CRM, VRM, and the tip of an iceberg
February 20, 2009 1 Comment
I just read Bradley Holt’s recent post What You Need to Know About the Semantic Web and it brought me back to a point I made in last night’s program. It was during the on-air break – which I did live and didn’t record so it won’t be on the podcast – and I’ll try to remake the point here.
In episode 3 (which I should be posting now and not writing about) David Gibson and I briefly mentioned the term CRM – Customer Relationship Management systems. For those listeners who’ve never heard that term, they are the systems by which organizations manage their relationships with their customers (or constituents). CRMs come in many shapes and sizes, but think of them as all those systems, in all those different companies, that have your information – name, credit card, purchases, whatever. Facebook, with everything it stores about you, is a CRM. OK, nothing new there.
In the article Bradley references, the author Tom Ilube writes: “In the retooled world, users could easily replicate the full functionality and flexibility of Facebook, MySpace, or LinkedIn using an open, standards-based RDF approach. Thus the semantic web would cut out the intermediary and restore control of personal information to the individuals who are its true owners.” (my italics)
Have you ever purchased a book? You can walk into Major Book Chain, give them $20, walk out with a $20 book, and everyone is happy. They have a $20 bill, I have my book. But if I want to buy that same book at majorbookchain.com, I have to tell them my name, where I live, my credit card information while they’re also tracking what I look at, read, search, etc. I have to fill their system (called a CRM) with all my information and they get to keep it and leverage it for marketing value and hopefully keep safe.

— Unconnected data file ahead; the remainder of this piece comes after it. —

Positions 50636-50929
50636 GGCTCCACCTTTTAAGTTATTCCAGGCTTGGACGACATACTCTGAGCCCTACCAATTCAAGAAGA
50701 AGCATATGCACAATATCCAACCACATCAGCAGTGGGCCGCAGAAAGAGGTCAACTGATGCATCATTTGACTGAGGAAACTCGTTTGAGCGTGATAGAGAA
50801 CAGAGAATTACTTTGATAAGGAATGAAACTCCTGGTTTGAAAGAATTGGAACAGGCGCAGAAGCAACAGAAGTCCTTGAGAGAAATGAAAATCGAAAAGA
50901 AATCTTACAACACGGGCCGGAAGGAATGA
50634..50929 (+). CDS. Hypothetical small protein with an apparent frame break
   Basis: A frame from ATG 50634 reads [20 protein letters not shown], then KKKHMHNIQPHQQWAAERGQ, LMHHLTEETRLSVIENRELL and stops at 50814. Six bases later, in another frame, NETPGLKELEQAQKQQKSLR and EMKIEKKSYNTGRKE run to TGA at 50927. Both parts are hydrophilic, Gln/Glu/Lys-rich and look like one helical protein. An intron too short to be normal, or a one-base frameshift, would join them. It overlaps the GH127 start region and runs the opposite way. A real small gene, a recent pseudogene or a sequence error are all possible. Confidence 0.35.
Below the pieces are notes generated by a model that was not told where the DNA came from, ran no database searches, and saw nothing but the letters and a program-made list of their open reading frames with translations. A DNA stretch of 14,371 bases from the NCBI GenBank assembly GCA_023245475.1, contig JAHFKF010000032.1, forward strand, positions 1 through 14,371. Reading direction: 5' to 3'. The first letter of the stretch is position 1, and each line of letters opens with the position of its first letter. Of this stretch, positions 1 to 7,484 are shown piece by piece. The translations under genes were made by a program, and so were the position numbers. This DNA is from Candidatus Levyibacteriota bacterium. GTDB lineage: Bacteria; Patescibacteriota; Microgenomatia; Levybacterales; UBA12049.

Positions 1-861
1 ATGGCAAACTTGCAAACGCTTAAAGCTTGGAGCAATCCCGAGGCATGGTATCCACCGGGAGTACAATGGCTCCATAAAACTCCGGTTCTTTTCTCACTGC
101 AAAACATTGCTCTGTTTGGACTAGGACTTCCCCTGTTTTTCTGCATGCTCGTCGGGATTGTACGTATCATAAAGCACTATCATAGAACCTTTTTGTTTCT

Are those really the only 2 options – I can’t transact online AND control my own information? What if I want to give them my money and get their book, but I don’t want to give them my personal backstory, too – sorry, no online shopping for me?
And what if I’m really demanding? What if I wanted them to agree to my license/terms before I let them have my info or my $20? And if there is marketing value in the things I do online – search, click, read, share – why can’t I keep that information and have them pay me to use it? As Ilube says in his article, aren’t we the true owners of our personal information?
I think these are all reasonable questions and fortunately there is a crew of really smart folks working on this with Project VRM – as in Vendor Relationship Management. I plan to explore this topic more in future broadcasts.
This idea of putting individuals back in control of our own information is, as they say, just the tip of the iceberg. You can find more of the iceberg at projectvrm.org.